February 18, 2009 By News Report
"With NYCStat, we are continuing to meet the challenge and the opportunity that Web-based technologies present for helping citizens become directly involved in government." -- NYC Mayor Michael R. Bloomberg (pictured)
Today, New York City Mayor Michael R. Bloomberg issued the Preliminary Mayor's Management Report (PMMR) for Fiscal Year 2009. The PMMR provides a snapshot of how the city has performed four months into the fiscal year and forecasts expected levels of service based on the city's preliminary budget.
"The preliminary results in this report demonstrate the city's ability to maintain and enhance key services," said Bloomberg in a release. "Our commitment to accountability and performance management -- through the Mayor's Management Report, and through the new NYCStat performance reporting tool -- helps ensure our ability to navigate through this period of economic pressures while safeguarding the services most crucial to New Yorkers' wellbeing and quality of life."
The charter-mandated MMR, issued twice-yearly on a schedule aligned with the city's budget cycle, presents performance trends and narrative explanations for a wide range of important statistics. The online CPR system, focusing on only the most critical performance measures for each agency, provides dynamic access to performance data in an up-to-date dashboard format; frequent updates, with new data each month for most indicators; and at-a-glance performance evaluations, summarizing trends for each measure, agency, and type of service.
Today the city is taking the next step forward in centralizing online access to information about city service delivery, according to a release from the Mayor's Office. The NYCStat system is designed to be the city's one-stop-shop for all essential data, reports, and statistics related to city services. From the NYCStat Web page users can access a wide array of performance-related information including citywide and agency-specific information, 311-related data, and interactive mapping features for selected performance data and quality-of-life indicators.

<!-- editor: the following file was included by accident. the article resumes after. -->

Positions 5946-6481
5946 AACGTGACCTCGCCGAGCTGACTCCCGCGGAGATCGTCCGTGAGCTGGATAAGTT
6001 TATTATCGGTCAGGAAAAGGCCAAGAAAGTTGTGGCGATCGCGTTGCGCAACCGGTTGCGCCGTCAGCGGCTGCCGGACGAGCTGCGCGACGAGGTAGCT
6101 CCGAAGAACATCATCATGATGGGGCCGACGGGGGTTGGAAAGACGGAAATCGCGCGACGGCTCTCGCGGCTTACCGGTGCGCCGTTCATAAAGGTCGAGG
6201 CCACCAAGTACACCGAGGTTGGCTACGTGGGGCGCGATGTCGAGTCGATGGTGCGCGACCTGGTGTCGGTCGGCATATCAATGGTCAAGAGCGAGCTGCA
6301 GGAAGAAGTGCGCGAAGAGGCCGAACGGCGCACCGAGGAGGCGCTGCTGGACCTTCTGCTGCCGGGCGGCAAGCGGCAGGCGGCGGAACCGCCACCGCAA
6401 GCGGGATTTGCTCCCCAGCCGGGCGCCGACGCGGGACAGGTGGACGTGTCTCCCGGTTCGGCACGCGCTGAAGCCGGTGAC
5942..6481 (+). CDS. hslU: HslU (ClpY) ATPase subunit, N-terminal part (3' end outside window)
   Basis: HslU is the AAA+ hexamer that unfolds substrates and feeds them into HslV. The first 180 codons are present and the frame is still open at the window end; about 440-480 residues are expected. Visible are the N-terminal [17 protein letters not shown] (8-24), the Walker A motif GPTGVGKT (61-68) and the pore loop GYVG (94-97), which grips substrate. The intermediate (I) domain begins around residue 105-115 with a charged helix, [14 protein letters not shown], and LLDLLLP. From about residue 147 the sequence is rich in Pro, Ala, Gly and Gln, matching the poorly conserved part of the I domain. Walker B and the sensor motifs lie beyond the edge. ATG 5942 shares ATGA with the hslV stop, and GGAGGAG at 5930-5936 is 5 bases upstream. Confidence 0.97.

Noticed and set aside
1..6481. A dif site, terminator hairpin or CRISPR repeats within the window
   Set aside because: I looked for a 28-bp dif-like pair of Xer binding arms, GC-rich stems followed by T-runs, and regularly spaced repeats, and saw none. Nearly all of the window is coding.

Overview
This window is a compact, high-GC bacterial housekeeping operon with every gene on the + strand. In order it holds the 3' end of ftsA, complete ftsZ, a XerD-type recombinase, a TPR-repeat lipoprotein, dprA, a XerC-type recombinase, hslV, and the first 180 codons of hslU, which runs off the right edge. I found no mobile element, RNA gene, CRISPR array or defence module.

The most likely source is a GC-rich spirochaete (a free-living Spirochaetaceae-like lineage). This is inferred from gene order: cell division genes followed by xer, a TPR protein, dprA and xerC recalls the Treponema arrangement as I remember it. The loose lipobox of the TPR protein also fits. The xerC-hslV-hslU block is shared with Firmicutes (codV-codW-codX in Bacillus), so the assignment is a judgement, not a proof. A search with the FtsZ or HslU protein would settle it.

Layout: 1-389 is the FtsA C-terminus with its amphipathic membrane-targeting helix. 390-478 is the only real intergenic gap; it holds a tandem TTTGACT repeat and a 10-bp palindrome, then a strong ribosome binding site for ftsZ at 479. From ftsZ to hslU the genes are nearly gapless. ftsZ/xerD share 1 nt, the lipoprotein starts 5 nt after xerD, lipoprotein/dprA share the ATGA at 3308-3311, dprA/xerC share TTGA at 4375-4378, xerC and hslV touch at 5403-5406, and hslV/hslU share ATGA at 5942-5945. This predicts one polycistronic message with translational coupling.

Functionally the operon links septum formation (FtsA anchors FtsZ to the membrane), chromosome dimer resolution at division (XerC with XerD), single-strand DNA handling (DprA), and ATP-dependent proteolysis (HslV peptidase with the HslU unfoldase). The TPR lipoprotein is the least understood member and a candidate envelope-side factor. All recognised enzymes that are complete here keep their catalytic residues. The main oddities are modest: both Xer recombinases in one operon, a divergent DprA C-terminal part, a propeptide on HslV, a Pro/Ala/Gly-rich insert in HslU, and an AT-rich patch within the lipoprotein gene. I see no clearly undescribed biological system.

"With NYCStat," said Bloomberg, "we are continuing to meet the challenge and the opportunity that Web-based technologies present for helping citizens become directly involved in government. By eliminating the mystery about where and what kinds of performance information are available, the city will increase accountability to its customers in the same way we increased service to customers by creating 311."
All over the country, community leaders are looking to boost economic development through various initiatives. One key element in many of those initiatives is the use of information technology. When local governments build IT infrastructure, create e-government applications, assist high-tech startups or otherwise focus on technology, they create conditions that draw businesses to their communities and help retain skilled workers. This paper discusses and provides examples of these various ways local government can use technology to ultimately make a community more attractive to businesses, visitors and residents.